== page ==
The medicine ball slam is a full-body power exercise that strengthens your triceps, glutes, quads, abs, obliques, hamstrings, hips, and lats. It’s a great way to improve your conditioning and strengthen your core. The fluidity of this exercise also helps to work on your balance and coordination.
While doing reps of medicine ball slams, you can see him use explosive power to slam the ball and then squat to lift it.
Battle ropes is an exercise routine that targets the muscles in your upper body, core, and lower body (3). These include your biceps, triceps, abs, obliques, delts, rhomboids, glutes, hips, hamstrings, and quads. This endurance-based exercise also helps to improve your stability and balance.
Chris Hemsworth did the unilateral waves variation of battle waves. This involves swinging each rope opposite to the other. Battle waves are classified as vigorous activity and can help you burn high calories in a short amount of time.
Standing Medicine Ball Rotations
Standing medicine ball rotations are great for your core muscles but also recruit your shoulders. It strengthens your abs and obliques and hits the biceps, too, as you’ll use your arms to hold the ball in place while rotating. This exercise trains your muscles to twist, grab, or pass something in everyday life.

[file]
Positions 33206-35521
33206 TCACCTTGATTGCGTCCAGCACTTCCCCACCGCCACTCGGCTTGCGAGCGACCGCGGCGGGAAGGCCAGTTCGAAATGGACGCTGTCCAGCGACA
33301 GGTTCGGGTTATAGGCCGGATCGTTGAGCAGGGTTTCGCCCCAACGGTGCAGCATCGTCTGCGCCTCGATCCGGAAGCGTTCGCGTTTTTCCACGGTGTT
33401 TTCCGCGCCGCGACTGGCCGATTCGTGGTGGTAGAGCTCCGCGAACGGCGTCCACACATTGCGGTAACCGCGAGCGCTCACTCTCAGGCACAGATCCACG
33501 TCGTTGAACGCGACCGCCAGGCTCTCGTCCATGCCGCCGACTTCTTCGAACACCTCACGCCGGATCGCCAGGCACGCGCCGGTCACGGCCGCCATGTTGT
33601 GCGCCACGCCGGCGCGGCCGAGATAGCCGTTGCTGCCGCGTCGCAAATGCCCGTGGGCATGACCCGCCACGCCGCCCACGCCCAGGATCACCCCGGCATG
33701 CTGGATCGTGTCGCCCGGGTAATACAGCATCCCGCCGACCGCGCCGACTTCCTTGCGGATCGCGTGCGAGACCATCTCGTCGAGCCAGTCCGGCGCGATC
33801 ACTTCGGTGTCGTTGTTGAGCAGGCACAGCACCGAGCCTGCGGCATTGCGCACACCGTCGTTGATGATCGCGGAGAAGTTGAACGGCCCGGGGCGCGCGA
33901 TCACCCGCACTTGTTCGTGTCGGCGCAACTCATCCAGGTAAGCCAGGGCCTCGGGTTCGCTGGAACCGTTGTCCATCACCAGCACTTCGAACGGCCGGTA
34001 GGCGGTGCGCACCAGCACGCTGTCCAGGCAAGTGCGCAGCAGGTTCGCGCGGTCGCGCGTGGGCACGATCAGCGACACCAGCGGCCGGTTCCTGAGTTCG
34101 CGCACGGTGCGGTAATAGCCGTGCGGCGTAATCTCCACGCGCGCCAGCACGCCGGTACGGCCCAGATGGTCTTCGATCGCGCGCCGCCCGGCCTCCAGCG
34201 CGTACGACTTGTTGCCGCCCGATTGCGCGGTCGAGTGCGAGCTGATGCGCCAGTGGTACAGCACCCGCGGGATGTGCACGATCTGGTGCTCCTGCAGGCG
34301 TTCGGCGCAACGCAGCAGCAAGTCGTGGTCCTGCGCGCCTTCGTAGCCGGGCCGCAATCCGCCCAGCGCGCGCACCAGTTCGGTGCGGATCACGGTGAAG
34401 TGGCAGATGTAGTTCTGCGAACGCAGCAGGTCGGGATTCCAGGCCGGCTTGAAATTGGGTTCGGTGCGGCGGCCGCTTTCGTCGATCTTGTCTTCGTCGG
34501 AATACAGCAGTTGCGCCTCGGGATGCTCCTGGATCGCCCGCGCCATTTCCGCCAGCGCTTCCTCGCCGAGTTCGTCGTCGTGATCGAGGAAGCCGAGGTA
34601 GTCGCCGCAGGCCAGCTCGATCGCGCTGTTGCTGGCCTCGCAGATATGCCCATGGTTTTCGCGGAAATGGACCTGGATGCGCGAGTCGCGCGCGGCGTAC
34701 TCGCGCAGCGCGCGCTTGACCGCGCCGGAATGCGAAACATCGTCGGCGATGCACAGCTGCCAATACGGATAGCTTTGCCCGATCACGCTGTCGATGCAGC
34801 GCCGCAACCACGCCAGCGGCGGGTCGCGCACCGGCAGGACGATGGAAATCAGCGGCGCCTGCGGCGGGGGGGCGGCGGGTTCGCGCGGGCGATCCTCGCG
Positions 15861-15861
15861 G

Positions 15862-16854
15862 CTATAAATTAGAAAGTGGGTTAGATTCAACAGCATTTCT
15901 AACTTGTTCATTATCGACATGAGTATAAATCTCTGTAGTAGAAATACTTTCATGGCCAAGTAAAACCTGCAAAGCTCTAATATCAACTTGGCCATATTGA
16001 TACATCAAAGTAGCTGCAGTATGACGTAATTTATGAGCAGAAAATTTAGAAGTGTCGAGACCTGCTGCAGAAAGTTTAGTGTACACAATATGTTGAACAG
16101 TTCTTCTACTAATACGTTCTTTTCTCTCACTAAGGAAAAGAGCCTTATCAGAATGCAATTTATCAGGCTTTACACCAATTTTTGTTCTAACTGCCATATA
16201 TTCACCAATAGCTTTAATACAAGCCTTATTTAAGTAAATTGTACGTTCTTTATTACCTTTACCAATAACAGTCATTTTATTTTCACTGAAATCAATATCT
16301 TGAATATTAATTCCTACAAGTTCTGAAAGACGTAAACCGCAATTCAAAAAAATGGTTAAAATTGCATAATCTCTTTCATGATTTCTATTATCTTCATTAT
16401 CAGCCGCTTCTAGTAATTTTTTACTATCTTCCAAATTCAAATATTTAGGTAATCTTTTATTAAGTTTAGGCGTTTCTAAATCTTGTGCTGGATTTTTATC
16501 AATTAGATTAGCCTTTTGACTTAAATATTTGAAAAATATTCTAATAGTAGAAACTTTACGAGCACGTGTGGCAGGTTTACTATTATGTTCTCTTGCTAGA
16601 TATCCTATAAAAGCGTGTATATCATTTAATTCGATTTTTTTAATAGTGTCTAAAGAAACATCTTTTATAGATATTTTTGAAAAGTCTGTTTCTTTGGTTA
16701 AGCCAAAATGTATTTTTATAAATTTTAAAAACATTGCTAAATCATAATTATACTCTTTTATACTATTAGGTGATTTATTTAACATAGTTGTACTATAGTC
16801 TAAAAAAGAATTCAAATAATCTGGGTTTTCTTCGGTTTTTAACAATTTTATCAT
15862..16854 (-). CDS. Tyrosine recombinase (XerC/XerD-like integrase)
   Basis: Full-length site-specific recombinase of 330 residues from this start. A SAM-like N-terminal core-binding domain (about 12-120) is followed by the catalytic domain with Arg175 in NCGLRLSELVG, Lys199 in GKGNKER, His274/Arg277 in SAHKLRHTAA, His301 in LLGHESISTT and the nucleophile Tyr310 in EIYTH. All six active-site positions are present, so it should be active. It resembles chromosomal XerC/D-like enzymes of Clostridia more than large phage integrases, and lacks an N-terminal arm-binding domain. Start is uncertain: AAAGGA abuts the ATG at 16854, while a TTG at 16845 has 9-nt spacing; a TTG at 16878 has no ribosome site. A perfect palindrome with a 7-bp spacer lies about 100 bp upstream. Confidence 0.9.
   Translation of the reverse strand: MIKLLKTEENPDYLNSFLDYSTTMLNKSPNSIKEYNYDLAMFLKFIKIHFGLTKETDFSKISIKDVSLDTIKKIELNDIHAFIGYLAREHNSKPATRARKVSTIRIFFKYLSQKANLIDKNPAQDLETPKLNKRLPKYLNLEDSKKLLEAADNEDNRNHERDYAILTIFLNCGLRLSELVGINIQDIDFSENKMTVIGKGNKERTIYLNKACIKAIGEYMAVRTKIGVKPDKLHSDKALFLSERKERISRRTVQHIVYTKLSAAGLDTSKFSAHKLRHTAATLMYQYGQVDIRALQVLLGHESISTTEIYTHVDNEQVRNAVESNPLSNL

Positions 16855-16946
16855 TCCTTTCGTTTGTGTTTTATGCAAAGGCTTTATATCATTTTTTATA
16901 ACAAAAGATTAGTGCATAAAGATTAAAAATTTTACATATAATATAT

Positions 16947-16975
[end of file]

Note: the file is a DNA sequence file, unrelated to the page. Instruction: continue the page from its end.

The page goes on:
Hemsworth not only did a standing side-to-side medicine ball rotation, but he also did a high-to-low variation. He did it bilaterally and then unilaterally, passing the ball from one arm to another while rotating. Then, he moved to the following routine — pushups.
Push-ups target your chest, core, shoulders, and triceps muscles. It’s a versatile bodyweight exercise, and you can modify it to increase the difficulty level, for example, by doing plyometric pushups or decline pushups. Doing this exercise in a slow and controlled manner is excellent for your core and builds muscle by increasing the time under tension.
Chris Hemsworth used pushup bars for his push-ups, which work your chest and forearms better. This equipment also helps protect your wrists by reducing pressure. Plus, using a pushup bar increases your range of motion, allowing you to drop deeper.
Chris Hemsworth did forward and backward bear crawls to round up the functional workout. The bear crawl is a compound exercise that targets your abs, delts, and quads. When done correctly, this movement can recruit almost every muscle group. This exercise is excellent as a warmup but also helps save time by training multiple muscle groups simultaneously. It also improves your conditioning and is a perfect movement for circuit training.
- Xiao, W., Soh, K. G., Wazir, M. R. W. N., Talib, O., Bai, X., Bu, T., Sun, H., Popovic, S., Masanovic, B., & Gardasevic, J. (2021). Effect of Functional Training on Physical Fitness Among Athletes: A Systematic Review. Frontiers in physiology, 12, 738878. https://doi.org/10.3389/fphys.2021.738878
- Dorn, T. W., Schache, A. G., & Pandy, M. G. (2012). Muscular strategy shift in human running: dependence of running speed on hip and ankle muscle performance. The Journal of experimental biology, 215(Pt 11), 1944–1956. https://doi.org/10.1242/jeb.064527
- Calatayud, J., Martin, F., Colado, J. C., Benítez, J. C., Jakobsen, M. D., & Andersen, L. L. (2015). Muscle Activity During Unilateral vs. Bilateral Battle Rope Exercises. Journal of strength and conditioning research, 29(10), 2854–2859. https://doi.org/10.1519/JSC.0000000000000963